A review of tonight’s “Justified” coming up just as soon as I fail the third and sixth grades…
“But the way I see it, Ava Crowder: you and me, we ain’t like most people.” -Boyd
This has been a darned entertaining season of “Justified” so far, but “Foot Chase” illustrated some of the pitfalls of building the season around this complicated mystery story involving many players with many agendas. It’s an episode that almost works anyway, thanks to the chemistry between Raylan and Shelby in one corner and Boyd and Ava in another, but on the whole, it’s a mess. The hour tries to pack too much in, and the storytelling suffers as a result.
The main plot, with Raylan and Shelby looking for the suddenly footless Josiah, leaves too many narrative gaps – many of them involving how Arlo’s lawyer wound up kidnapping Josiah to sell him to Theo Tonin – because the hour’s too busy bouncing around to watch Colton battle his drug addiction and rage issues, Tim help a fellow veteran out, etc., to tell it properly. It’s not that I can’t fill in some of those gaps myself (and some others may be explained next week), but it felt sloppy in a way that “Justified” usually isn’t, all because it was trying to service some more minor characters.
It’s a tough balancing act Graham Yost and company have to do; I get that. It’s a big cast, between the regulars and all the recurring guests, and you want them to seem interesting enough that we’ll care when they get caught up in the plot. There’s been a more concerted effort to beef up the presence of Tim and Rachel this season, for instance, but I think both characters still matter almost entirely in context to how they deal with Raylan. (Not that they’re alone in this; the show has done one or two Art-specific plots, but his defining trait remains exasperation towards the guy in the hat.) I don’t know that I need a Tim-specific subplot – even if it intersects with what’s going on with Colton – if it’s going to come in the middle of an episode that needs more breathing room.
Similarly, I imagine Colton will be important down the road, and these episodes are laying the groundwork for that, and giving Ron Eldard something to play. But it still felt like more time was devoted to him than necessary.
On the flip side, I would happily watch far more of Raylan and Shelby’s unlikely partnership. Timothy Olyphant and Jim Beaver obviously have a long history of working together, and a performing shorthand as a result, and it was a pleasure to see it at work – even if both men seemed a bit lackadaisical about finding Josiah before he bled out. My concern for Shelby is even higher now that he’s made such an overt move on Boyd, rather than plotting in secret around him. But that story he told about the kid he shot was a good example of narrative economy in making the audience invest more deeply in a fairly minor character. If or when Boyd takes Shelby out, it’ll hurt not just because I have pre-existing affection for Beaver, but because the show has turned Shelby into an interesting person.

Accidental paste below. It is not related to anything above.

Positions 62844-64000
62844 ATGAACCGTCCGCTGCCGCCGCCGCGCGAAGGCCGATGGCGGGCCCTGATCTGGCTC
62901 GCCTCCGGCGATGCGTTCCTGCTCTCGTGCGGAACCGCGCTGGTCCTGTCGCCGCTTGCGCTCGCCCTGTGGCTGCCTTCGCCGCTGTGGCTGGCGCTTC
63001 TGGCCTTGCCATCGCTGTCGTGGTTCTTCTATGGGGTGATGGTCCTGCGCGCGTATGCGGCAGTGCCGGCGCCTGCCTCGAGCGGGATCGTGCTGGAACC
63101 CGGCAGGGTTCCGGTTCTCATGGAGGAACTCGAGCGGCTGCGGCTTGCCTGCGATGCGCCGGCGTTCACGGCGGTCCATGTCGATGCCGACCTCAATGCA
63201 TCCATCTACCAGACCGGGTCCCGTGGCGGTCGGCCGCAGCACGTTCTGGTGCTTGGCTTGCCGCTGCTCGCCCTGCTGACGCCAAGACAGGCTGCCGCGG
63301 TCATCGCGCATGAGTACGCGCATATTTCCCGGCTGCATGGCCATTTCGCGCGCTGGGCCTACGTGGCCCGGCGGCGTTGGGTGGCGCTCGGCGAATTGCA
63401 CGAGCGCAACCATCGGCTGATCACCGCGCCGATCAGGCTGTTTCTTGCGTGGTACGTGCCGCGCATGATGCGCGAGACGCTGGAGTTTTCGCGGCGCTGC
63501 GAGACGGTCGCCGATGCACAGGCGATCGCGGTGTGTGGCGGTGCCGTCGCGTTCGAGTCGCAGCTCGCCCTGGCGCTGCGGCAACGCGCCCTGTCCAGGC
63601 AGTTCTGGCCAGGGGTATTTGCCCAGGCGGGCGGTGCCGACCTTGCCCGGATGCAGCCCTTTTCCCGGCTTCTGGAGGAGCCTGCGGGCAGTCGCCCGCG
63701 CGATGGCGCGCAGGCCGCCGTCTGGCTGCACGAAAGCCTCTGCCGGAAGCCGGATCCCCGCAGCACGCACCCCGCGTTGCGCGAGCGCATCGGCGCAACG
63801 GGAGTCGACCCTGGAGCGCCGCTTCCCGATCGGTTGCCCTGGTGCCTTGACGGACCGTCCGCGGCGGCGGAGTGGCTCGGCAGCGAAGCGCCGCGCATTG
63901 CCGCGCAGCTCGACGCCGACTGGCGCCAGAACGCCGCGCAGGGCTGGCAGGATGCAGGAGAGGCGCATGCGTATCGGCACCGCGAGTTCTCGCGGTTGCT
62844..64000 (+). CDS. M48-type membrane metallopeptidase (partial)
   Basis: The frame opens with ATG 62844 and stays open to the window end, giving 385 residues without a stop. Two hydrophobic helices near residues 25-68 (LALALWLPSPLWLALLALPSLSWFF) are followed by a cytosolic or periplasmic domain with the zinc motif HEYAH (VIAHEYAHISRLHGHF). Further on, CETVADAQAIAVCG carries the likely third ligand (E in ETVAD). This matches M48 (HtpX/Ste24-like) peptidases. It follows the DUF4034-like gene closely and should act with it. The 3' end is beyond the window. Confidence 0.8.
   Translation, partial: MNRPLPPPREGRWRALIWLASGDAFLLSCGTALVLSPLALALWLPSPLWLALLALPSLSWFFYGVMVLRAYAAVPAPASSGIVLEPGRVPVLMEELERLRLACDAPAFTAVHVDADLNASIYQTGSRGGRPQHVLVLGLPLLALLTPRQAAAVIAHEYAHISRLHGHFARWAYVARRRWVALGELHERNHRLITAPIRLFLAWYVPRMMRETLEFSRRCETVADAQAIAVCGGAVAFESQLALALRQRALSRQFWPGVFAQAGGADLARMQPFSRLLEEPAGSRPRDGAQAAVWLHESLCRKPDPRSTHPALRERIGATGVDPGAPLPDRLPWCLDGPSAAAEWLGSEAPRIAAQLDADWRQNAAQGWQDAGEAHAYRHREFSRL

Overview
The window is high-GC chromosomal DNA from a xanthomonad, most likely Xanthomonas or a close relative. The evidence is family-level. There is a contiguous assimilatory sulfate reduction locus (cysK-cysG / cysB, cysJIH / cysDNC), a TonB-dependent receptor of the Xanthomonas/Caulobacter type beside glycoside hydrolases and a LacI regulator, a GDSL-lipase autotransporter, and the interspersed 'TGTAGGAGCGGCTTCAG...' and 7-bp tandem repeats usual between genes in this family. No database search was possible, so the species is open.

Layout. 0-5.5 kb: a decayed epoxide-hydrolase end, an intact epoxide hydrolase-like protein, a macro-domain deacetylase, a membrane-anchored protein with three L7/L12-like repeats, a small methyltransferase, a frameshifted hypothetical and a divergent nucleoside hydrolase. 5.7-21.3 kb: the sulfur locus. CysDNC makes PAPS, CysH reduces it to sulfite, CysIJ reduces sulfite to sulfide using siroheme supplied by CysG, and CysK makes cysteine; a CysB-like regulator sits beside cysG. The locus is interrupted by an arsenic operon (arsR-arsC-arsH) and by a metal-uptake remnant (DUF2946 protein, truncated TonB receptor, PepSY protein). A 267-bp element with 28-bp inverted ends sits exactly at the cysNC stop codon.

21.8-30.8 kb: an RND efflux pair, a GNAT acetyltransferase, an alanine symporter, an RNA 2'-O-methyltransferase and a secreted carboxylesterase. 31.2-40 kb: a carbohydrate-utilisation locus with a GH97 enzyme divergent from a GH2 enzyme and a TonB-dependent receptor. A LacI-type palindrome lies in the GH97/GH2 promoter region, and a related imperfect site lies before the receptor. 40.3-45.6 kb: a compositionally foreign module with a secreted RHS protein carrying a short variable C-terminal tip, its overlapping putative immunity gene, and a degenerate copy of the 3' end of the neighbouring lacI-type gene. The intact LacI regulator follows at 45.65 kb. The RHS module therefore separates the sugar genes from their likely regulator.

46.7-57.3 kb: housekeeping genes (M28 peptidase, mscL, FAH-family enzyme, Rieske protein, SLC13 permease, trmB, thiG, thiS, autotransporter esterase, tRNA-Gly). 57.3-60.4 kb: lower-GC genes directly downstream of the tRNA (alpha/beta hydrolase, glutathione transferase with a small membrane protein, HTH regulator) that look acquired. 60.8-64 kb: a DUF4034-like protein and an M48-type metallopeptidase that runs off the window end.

Meanwhile, as I watched the Ava story, I was struck by how odd it is that she and Raylan used to be a hot and heavy item, and that at the start of the series, she was so willing to aim both barrels of her shotgun at Boyd and pull the trigger. Their romance is one of those situations where the show had a talented actress under contract and no obvious direction for her, and if you think too deeply about how she and Boyd became each other’s One True Love, it doesn’t make a ton of sense. But in this case, Walton Goggins and Joelle Carter are so good together that I inevitably forget about that and just enjoy the two of them together for scenes like his unexpected proposal. The show has had to take Ava a long way from who she was (even if, before Raylan, she was married to another Crowder), and it’s been smart about acknowledging how uncomfortable she is in this life of crime, even as her passion for Boyd inevitably overwhelms those qualms.
As with any series, “Justified” has to take shortcuts sometimes. “Foot Chase” was just an episode where they were more noticeable than usual.
A few other thoughts:
* Raylan acknowledges it’s been a while since he shot somebody. I honestly couldn’t remember how long it had been, and after some research I think the last time (unless you count the beanbag rounds a few weeks ago) was when he shot Dickie Bennett late last season. The show has definitely become much more sparing in how often Raylan pulls the trigger.
* I will admit to having a “Holy cow!” moment (only I didn’t say “cow”) when it was suggested that Josiah was really Drew Thompson. Would have been an excellent use of the many faces of Gerald McRaney, who can work either as comic relief or as a much more important dramatic figure. Instead, it was just a fake-out. And now they have to find somebody better than McRaney to play the real Drew, no?
* The Tim subplot pulls in a couple of faces I’m familiar with from sitcoms: Michael Stoyanov from “Blossom” as the drug dealer, and Ian Reed Kessler (who’ll always be Derek the douche from “The Loop”) as Tim’s recovering addict pal.
What did everybody else think?
Alan Sepinwall may be reached at email@example.com